Today’s guest blog post is from Sarah Smith from Down Under! I LOVE this topic since more of the traditional and popular anti-pests methods are really toxic and sometimes even carcinogenic. We’ve all heard the horror stories about pesticides. It’s not good to use them, be around them or eat them on our fruits and vegetables.
Of course, I come from a family that has chosen to co-exists with the pests, which is another option for you. The only problem with the co-existing route is that you will lose food, sweaters and shoes that way. And potential boyfriends. And sometimes your sanity. But you might get the plague out of it.
And if it’s mice or bats you are co-existing with, you won’t be able to sleep at night, because they get realllly loud when they know no one is out to get them. But enough about my crazy family home back in Pa! Let’s read what Sarah has to say below. – Dr. Eeks
In addition to being a personal nuisance, pests can negatively affect your home, your family and your health. Rodents, for example, can eat away at doors and get into your pantry to snack on your food. They will scurry around and leave droppings, possibly contaminate your home and everything in it. If the problem is not dealt with, there can be an infestation and, consequently, significant damage to your home. Plus rodents may be riddled with rabies and other diseases, posing serious health risks to you and your family if they bite.
Termites have the power to destroy your entire home, which is why termite control is so important. They can live underground or inside wooden structures. They may cause enormous damage to your home’s foundation, eat through anything made of wood and compromise your home’s entire plumbing system.
Some pests are downright poisonous and deadly. Fire ants, black widow spiders and brown recluse spiders are a few you need to steer clear from. Even a house fly or mosquito can transfer diseases to humans either by biting them or infecting their food with harmful bacteria. Of course, a bite from a mosquito, even if it is not disease-ridden, can cause itchy bumps to break out on skin. Pests can have serious health consequences to you, your family, your pets and even your house plants.
Obviously, once you discover a pest, you want to remove it. Pest removal techniques, however, can also be harmful. Many pesticides like bug sprays contain harsh chemicals that can be harmful to humans. Some of the ingredients are highly toxic and carcinogenic.
Pesticide chemicals, such as those used in termite fumigation, are especially harmful to young children and pets. They can cause nerve damage and disease like Alzheimer’s and Parkinson’s. Pregnant women exposed to pesticides are at an increased risk for having a miscarriage or bearing a child with birth defects.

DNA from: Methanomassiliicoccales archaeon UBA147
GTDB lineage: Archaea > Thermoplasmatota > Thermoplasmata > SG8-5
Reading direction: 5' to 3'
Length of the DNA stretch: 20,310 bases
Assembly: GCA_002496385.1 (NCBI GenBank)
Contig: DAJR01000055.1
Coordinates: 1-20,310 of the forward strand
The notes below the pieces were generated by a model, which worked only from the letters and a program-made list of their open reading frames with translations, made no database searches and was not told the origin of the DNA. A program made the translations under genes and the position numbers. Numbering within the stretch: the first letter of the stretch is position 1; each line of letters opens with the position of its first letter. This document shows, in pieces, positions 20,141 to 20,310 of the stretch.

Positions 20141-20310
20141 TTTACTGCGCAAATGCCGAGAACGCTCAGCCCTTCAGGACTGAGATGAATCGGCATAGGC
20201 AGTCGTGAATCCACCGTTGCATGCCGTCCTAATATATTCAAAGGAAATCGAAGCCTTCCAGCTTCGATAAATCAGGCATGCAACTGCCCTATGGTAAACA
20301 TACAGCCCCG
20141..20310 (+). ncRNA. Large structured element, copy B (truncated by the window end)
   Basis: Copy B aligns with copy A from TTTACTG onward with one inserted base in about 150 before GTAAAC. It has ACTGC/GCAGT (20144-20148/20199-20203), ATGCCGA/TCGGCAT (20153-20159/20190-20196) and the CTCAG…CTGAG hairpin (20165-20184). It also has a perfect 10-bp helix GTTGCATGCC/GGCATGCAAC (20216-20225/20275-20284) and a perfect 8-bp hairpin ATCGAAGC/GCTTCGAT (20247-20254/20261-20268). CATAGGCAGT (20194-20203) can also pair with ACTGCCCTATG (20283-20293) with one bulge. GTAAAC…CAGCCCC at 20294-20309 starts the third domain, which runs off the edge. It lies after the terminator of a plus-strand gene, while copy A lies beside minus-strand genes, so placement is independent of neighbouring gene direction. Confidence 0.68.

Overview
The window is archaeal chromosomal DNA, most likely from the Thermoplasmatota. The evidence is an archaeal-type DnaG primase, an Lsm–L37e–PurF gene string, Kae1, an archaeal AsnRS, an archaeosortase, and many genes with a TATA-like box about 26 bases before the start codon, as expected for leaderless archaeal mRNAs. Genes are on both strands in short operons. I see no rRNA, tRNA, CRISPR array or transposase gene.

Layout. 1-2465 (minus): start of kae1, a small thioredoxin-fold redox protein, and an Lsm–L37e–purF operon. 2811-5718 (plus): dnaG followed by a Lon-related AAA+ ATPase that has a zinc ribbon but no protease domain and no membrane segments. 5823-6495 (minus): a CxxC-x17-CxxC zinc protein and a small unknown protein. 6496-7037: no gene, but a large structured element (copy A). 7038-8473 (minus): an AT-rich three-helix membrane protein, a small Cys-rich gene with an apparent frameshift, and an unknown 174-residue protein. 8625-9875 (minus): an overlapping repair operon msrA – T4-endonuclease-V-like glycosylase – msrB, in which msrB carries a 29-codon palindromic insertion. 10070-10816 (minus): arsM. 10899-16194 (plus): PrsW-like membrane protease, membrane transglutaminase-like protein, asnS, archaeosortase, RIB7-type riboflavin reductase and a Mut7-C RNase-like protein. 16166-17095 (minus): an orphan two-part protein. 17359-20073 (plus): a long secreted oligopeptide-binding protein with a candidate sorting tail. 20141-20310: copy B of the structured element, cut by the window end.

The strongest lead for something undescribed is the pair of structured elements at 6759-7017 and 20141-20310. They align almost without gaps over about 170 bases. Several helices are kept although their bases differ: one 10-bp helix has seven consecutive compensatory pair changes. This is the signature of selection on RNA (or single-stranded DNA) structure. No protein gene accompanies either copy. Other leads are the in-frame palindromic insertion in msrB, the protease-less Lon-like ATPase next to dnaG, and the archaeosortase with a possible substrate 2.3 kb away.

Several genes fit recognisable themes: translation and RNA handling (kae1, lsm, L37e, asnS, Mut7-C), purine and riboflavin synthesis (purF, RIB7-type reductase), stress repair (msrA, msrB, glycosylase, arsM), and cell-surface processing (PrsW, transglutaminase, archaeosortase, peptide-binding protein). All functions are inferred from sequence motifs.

When spraying chemicals, you can get sick not only by breathing in the fumes, but also from any residue on appliances or food that might have been sitting out. You may inadvertently ingest harmful chemicals by eating something that was exposed to the spray. Never leave food out when you spray and thoroughly clean all counters and other surfaces within range of the affected area. Pesticides can kill your pests but, unfortunately, they can kill you, too.
Nontoxic pest removal
Since you don’t want pests and don’t want to risk your health to remove them, it seems the best solution is a non-toxic, yet effective, way of controlling the problem. The good news is there are nontoxic pest control alternatives.
• Biological pesticides
Biological pesticides and made from organic matter like fungi. They are chemical free but effective pest control weapons while posing little or no risk to humans. They also don’t leave a residue, unlike chemical pesticides which linger in the air or on exposed surfaces.
• Peppermint oil
This non-toxic solution repels rodents. The oil’s scent is so overpowering to them that they will not go near it. Dab it around your pantry and potential entry points like doors and places with cracks.
• Humane traps
These trap rodents in a box so they cannot get out until you release them, preferably deep in the woods very far from your home and anyone else’s. If you catch a rodent in the act, cover it with a towel and place a bowl over it until it can be freed. While these methods inconvenience the rodent, they will not otherwise harm it, nor will your or anyone else’s health be compromised.
The pungent odor of vinegar can repel insects and is completely harmless to humans and animals. To make an insect-repelling vinegar solution, fill a spray bottle with three parts water and one part vinegar and spray it near windows, sinks and doors.
Finally, one of the best ways to control a pest problem is by preventing it in the first place. Here are some ways to avoid a pest invasion:
A clean home discourages pests, who thrive in messy homes where food crumbs litter the floor, food is left uncovered and candy wrappers are strewn carelessly about. Also keep a lid on the trash, which smells heavenly to pests and immediately attracts them.
• Seal cracks and crevices
If you remove the point of entry, you prevent pests from entering your home in the first place. Be sure to check your roof and basement.
• Keep dry
Pests like termites love moist areas. One of the best ways to exercise termite control is by making sure you don’t have any leaks or plumbing problems. Make sure you don’t have any wooden support structures coming into contact with soil, which can be a termite haven.